What is ALGAE FUEL? What does ALGAE FUEL mean? ALGAE FUEL meaning - ALGAE FUEL pronunciation - ALGAE FUEL definition -ALGAE FUEL explanation - How to pronounce ALGAE FUEL?
Source: Wikipedia.org article, adapted under https://creativecommons.org/licenses/by-sa/3.0/ license.
Algae fuel or algal biofuel is an alternative to liquid fossil fuels that uses algae as its source of energy-rich oils. Also, algae fuels are an alternative to common known biofuel sources, such as corn and sugarcane. Several companies and government agencies are funding efforts to reduce capital and operating costs and make algae fuel production commercially viable. Like fossil fuel, algae fuel releases CO2 when burnt, but unlike fossil fuel, algae fuel and other biofuels only release CO2 recently removed from the atmosphere via photosynthesis as the algae or plant grew. The energy crisis and the world food crisis have ignited interest in algaculture (farming algae) for making biodiesel and other biofuels using land unsuitable for agriculture. Among algal fuels' attractive characteristics are that they can be grown with minimal impact on fresh water resources, can be produced using saline and wastewater, have a high flash point, and are biodegradable and relatively harmless to the environment if spilled. Algae cost more per unit mass than other second-generation biofuel crops due to high capital and operating costs, but are claimed to yield between 10 and 100 times more fuel per unit area. The United States Department of Energy estimates that if algae fuel replaced all the petroleum fuel in the United States, it would require 15,000 square miles (39,000 km2), which is only 0.42% of the U.S. map, or about half of the land area of Maine. This is less than 1/7 the area of corn harvested in the United States in 2000.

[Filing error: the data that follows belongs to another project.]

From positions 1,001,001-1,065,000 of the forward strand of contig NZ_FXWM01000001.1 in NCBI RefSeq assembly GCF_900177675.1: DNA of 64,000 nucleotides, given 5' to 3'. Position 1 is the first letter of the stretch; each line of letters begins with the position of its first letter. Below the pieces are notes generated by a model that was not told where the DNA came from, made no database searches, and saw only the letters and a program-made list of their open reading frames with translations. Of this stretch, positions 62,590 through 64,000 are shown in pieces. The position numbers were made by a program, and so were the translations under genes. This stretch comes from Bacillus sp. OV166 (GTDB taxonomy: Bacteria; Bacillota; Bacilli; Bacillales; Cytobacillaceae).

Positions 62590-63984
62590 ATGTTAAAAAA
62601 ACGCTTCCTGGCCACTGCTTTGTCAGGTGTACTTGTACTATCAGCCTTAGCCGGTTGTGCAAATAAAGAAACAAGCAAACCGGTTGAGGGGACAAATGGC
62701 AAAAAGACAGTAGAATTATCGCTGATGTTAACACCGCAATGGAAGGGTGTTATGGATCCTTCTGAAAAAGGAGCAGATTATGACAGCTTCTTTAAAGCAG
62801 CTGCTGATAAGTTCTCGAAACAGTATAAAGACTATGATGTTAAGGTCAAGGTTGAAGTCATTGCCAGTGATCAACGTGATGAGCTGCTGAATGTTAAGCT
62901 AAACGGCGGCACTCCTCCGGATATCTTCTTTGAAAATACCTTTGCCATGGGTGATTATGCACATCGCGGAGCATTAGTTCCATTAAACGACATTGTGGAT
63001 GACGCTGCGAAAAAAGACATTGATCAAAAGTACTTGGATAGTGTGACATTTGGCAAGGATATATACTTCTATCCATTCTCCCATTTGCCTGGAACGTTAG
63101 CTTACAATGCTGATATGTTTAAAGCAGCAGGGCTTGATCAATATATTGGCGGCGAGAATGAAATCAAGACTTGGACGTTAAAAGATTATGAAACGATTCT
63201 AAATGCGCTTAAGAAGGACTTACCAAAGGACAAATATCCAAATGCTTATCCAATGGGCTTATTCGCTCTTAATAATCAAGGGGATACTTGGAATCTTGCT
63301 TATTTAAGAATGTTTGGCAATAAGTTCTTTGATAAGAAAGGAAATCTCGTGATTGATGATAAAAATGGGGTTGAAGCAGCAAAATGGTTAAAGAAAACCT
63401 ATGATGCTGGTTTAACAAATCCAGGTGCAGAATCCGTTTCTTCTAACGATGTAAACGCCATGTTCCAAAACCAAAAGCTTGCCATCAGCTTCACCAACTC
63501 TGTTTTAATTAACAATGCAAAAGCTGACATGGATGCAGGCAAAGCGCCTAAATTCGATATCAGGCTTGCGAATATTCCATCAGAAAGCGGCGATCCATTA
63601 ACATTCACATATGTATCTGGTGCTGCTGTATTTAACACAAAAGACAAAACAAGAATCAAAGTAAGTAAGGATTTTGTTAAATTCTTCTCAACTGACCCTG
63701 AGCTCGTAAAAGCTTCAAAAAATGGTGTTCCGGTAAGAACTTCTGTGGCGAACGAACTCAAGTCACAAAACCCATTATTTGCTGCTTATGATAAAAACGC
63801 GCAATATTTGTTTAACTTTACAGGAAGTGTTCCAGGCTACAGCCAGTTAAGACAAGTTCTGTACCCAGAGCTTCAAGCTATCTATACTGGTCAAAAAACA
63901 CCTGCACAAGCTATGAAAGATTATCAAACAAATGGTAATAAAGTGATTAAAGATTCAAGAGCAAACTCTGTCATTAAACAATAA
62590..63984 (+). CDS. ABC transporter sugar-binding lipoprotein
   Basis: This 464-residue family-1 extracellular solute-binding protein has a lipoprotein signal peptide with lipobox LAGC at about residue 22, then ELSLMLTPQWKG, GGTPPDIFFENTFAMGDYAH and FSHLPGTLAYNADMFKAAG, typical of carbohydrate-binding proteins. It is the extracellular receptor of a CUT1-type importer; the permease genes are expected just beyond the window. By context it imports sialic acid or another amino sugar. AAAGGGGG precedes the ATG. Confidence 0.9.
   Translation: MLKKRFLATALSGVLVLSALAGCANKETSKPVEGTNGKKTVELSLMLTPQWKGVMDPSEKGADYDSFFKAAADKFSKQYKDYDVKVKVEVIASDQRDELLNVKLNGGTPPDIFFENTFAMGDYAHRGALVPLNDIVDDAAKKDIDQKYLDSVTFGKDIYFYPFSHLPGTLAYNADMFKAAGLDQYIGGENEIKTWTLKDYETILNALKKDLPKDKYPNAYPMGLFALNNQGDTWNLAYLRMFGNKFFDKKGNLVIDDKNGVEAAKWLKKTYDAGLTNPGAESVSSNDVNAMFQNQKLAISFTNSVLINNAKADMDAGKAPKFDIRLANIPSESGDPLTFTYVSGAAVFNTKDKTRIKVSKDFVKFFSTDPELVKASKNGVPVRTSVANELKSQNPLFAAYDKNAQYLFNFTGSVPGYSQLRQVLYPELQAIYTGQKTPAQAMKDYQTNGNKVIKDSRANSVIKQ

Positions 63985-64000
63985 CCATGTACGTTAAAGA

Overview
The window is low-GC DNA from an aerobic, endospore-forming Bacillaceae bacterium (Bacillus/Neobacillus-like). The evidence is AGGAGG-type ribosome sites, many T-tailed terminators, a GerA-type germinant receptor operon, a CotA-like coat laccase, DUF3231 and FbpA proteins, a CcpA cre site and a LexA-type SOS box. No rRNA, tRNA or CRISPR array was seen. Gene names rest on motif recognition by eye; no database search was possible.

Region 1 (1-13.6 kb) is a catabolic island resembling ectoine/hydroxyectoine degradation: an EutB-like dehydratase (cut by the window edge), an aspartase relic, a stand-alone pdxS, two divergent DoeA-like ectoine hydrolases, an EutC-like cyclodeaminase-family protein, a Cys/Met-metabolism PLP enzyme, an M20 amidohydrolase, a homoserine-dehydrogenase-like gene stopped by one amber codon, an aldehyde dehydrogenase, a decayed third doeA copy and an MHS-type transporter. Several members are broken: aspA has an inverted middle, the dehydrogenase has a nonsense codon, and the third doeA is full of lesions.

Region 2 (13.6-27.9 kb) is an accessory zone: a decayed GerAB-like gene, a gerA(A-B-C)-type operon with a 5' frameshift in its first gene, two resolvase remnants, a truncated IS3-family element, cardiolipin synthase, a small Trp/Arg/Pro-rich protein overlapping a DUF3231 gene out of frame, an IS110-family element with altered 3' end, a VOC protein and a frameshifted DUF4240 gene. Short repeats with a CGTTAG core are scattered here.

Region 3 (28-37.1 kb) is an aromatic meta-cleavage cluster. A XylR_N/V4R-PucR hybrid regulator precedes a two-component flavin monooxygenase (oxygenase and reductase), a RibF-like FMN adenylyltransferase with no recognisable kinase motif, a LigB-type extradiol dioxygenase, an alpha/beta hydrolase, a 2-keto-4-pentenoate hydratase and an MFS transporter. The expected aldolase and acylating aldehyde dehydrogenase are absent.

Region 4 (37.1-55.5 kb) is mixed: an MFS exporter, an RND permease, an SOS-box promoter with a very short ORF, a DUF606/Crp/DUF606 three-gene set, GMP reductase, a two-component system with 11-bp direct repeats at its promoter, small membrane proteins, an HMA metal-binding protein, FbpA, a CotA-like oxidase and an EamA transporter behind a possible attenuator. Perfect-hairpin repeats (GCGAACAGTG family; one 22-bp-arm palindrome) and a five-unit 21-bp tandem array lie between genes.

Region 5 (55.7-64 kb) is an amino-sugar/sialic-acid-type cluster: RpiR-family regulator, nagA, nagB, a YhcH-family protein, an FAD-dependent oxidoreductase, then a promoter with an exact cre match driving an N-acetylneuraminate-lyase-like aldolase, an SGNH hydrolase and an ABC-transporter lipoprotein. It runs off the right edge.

According to the head of the Algal Biomass Organization, algae fuel can reach price parity with oil in 2018 if granted production tax credits. However, in 2013, Exxon Mobil Chairman and CEO Rex Tillerson said that after committing to spend up to $600 million over 10 years on development in a joint venture with J. Craig Venter’s Synthetic Genomics in 2009, Exxon pulled back after four years (and $100 million) when it realized that algae fuel is "probably further" than 25 years away from commercial viability. On the other hand, Solazyme and Sapphire Energy already began commercial sales of algal biofuel in 2012 and 2013, respectively, and Algenol hopes to produce commercially in 2014.